Use the model to help you flesh out the specific capabilities and the desired competency for each role in the continuum, and then plot your people accordingly. As you also will notice, this continuum can be a very important tool in hiring and developing as well as in determining compensation and career pathing. Think of the huge positive impact both you and your customers would receive if you could move just one-fourth of your technical talent up one role!

Probably all of your existing SAMS fall into the role of either technical practitioner or technical expert—you would have not put them into this important job unless they were highly qualified technically. I think your experience will confirm that almost all of your SAMs (at least initially) are highly technical and either are engineers by education or think like engineers—“show me the problem and I’ll fix it,” “just the facts, Ma’am, just the facts.” Step-by-step they’ll get the job done. Furthermore, by initial job design and reinforced by the training and the personality of the SAM, the role is often highly reactionary and driven by the customer.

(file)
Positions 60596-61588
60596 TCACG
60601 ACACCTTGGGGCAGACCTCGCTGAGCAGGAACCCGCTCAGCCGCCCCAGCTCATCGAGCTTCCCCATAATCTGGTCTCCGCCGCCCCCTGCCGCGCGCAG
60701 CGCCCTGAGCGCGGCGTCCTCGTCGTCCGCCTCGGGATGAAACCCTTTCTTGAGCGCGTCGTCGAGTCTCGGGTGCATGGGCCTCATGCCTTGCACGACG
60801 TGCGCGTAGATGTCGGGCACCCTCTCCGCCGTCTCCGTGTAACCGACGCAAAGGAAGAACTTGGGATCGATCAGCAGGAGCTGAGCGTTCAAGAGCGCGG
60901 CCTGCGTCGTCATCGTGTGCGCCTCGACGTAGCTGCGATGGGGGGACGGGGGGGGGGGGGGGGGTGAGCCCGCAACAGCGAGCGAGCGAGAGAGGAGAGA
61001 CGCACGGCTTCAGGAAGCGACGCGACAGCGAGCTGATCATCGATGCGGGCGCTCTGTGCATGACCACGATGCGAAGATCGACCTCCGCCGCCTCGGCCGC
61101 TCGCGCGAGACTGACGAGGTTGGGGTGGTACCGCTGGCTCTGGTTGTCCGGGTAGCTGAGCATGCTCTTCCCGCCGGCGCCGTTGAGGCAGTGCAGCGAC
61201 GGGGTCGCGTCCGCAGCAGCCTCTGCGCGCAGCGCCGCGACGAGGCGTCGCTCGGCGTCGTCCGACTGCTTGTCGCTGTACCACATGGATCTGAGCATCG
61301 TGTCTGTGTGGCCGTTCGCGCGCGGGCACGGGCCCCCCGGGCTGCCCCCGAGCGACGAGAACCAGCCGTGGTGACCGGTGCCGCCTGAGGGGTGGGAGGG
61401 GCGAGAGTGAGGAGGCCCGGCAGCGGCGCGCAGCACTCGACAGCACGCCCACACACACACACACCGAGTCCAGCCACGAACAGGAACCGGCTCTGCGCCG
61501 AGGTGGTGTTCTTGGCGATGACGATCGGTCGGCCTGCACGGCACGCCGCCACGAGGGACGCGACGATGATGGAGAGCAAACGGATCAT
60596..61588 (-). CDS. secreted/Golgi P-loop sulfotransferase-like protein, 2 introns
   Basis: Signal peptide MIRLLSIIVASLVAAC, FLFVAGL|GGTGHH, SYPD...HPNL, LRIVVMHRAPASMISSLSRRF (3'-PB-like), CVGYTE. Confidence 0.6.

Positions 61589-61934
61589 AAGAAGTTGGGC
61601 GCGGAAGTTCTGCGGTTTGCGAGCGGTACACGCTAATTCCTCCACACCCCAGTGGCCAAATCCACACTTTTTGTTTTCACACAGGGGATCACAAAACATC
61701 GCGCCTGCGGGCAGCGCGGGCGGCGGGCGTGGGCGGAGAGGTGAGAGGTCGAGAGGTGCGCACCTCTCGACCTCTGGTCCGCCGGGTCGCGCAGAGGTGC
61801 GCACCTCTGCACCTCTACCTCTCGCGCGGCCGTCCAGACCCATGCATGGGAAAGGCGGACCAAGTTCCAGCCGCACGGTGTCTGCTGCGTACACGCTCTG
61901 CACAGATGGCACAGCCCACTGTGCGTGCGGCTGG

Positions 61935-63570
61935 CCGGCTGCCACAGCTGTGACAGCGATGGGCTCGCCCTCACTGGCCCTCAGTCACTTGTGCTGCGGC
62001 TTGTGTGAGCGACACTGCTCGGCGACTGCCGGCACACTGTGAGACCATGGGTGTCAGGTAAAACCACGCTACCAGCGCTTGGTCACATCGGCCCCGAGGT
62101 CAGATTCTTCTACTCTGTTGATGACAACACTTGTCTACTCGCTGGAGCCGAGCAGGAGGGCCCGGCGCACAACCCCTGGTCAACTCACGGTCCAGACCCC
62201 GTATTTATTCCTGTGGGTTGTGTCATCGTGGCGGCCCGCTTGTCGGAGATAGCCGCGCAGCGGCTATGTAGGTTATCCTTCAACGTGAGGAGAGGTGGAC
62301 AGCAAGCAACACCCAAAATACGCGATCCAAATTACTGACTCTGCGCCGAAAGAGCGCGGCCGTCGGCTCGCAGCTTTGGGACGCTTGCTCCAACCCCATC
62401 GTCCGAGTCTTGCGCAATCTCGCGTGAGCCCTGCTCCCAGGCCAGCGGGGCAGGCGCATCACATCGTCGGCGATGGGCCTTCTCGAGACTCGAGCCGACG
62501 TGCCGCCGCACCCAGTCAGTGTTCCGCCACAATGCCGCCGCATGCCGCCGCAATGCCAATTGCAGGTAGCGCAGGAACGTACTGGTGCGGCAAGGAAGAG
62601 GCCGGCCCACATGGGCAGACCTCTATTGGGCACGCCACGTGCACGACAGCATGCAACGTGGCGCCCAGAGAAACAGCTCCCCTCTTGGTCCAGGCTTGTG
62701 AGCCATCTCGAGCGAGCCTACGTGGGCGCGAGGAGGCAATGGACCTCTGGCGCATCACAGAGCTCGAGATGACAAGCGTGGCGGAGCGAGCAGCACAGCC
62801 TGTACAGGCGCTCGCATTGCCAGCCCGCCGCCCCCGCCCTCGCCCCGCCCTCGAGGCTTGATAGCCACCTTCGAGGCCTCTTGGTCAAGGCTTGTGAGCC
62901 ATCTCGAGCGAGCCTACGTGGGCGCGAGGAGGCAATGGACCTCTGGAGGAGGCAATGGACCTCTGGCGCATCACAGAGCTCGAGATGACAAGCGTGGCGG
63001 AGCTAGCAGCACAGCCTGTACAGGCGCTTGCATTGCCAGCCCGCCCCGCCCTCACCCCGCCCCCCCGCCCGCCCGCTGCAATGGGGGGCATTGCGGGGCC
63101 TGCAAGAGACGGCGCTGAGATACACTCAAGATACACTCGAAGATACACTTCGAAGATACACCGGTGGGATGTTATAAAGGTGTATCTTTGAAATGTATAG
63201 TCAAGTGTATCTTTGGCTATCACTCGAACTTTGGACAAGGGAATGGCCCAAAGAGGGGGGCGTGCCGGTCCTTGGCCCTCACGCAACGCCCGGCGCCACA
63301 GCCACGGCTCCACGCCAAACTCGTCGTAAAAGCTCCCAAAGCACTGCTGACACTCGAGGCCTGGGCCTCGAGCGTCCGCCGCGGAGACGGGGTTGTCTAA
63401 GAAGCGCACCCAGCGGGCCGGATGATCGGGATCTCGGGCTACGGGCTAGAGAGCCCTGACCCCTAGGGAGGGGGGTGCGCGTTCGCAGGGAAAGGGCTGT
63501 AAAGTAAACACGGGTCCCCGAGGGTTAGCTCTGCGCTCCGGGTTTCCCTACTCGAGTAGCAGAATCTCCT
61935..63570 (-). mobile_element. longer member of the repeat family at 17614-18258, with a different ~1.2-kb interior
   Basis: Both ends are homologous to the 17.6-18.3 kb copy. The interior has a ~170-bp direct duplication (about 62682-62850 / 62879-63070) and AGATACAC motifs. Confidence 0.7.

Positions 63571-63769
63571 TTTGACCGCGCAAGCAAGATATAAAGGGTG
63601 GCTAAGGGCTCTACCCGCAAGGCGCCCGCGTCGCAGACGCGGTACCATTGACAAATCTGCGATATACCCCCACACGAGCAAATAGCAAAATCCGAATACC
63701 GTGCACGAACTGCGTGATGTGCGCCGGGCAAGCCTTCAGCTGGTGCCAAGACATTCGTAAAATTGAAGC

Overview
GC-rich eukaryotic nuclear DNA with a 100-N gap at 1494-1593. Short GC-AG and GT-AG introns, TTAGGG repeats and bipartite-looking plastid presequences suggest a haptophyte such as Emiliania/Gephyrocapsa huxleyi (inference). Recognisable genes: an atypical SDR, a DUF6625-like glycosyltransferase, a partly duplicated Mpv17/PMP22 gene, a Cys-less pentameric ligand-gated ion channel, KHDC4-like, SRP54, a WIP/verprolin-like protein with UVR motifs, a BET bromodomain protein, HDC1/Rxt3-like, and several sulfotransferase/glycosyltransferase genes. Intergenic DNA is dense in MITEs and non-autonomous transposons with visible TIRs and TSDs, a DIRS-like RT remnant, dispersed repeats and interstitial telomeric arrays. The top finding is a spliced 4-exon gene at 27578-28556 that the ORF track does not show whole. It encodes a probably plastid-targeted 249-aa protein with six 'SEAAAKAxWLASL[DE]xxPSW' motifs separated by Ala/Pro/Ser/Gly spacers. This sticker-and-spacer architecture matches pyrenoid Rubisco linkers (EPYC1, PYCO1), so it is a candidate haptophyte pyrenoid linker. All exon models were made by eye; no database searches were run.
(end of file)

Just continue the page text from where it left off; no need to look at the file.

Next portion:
To gain the promised benefits outlined earlier, the new SAMs must first envision themselves further “up and to the right” on the technical talent continuum. The fundamental difference in mindset in their new SAM role from their old role is from:
  • Reactive problem-solver to proactive value-creator.
  • Customer advocate to business consultant.
  • Technical expert to trusted advisor.

This new role is all about aggressively looking for ways to create value for their customers’ businesses.